Universal Remote Unveils PSX-2 Personal Server — and Finds a Way to Overcomplicate the iPod

Universal Remote Control, Inc. (URC), last month announced the PSX-2 Personal Server, which enables custom installers to deliver what they call “unmatched iPod docking functionality” to consumers who seek truly integrated home entertainment experiences. With the PSX-2 Personal Server, users can control iPods from the comfort and convenience of the same remote controls they use to control their TVs and home audio systems (sounds good so far) — and with a much higher and more customized level of control than is available on the iPod itself (hmm, that sounds questionable).

Current iPod docks provide on-screen TV interfaces that functionally mimic the iPod interface (you know the one, the one Apple spent millions on perfecting so that even your 83-year old grandmother can figure it out), but because the iPod is based on a limited number of buttons and a small screen, Universal Remote Control says that users must “tediously navigate up and down through a series of nested menus,” and must internalize a “mental map” of where special features are accessed. With the help of their custom installers and the PSX-2, users can more easily exploit all of the iPod’s features, including some obscure and rarely used ones, with the touch of a single button. It’s easy to create playlists on the fly, shuffle music, create favorites, and sort music using a variety of parameters — all with far fewer button presses than would be required with the standard iPod interface – OK, I buy that one.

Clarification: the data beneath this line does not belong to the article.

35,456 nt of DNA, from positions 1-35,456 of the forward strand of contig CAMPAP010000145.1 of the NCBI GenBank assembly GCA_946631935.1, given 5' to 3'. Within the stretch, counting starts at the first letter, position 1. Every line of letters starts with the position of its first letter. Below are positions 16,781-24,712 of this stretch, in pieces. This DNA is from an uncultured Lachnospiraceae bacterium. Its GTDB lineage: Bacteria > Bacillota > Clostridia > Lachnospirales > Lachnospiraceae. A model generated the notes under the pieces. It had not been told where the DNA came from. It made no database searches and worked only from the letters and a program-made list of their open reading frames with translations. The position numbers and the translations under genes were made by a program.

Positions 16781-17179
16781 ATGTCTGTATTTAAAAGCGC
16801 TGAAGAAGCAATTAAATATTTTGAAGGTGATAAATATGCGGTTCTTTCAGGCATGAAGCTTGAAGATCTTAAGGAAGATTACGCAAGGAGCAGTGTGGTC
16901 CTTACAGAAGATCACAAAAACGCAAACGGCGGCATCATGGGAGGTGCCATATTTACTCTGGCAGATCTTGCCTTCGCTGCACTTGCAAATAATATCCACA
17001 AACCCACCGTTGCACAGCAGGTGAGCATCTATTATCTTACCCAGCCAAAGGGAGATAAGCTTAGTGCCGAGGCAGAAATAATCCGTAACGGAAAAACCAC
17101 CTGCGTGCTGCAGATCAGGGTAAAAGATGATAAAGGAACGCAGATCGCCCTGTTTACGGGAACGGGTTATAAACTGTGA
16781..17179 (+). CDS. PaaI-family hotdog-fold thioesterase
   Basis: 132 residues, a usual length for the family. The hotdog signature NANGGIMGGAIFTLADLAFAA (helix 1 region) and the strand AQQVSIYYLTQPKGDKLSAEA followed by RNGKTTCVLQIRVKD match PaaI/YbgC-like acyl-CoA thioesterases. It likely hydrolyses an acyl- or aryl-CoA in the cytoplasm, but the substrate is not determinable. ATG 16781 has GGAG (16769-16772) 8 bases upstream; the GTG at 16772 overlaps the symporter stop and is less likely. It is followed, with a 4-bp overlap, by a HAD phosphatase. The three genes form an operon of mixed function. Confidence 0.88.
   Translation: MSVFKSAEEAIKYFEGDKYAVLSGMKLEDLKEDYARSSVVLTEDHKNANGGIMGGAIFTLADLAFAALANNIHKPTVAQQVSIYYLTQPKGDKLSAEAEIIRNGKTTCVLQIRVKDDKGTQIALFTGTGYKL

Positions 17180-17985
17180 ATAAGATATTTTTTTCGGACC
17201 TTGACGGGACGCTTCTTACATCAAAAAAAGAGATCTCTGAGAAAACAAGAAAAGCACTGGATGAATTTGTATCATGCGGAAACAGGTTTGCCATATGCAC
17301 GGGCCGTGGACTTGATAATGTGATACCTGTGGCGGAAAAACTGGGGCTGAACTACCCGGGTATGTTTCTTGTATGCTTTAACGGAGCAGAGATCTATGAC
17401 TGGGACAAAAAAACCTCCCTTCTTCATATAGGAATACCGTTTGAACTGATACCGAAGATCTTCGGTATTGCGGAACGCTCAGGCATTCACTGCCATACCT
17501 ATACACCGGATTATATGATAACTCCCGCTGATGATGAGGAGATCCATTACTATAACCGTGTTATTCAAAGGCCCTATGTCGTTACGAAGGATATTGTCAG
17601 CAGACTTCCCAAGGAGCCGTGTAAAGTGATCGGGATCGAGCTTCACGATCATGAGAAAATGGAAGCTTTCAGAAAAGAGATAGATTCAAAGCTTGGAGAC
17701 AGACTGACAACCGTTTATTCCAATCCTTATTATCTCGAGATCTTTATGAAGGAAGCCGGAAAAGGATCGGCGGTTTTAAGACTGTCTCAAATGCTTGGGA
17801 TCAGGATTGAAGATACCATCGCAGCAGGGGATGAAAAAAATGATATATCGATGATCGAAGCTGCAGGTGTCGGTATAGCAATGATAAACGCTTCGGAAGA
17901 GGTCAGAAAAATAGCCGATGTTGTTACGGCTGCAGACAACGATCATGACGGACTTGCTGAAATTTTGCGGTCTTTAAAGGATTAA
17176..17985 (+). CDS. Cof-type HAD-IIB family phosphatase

But, in good ole’ “let’s overcomplicate the user-interface experience fashion,” the PSX-2 actually provides hundreds (yes, hundreds) of discrete IR codes that cover virtually every iPod function, and even functions that aren’t available on the iPod itself (therefore, ones never actually used by consumers), such as commands for each of the iPod’s EQ settings and the ability to perform alpha searches. Through the remote and a connected TV, custom installers can now completely overcomplicate the use of the industry’s easiest to use consumer component ever with the PSX-2.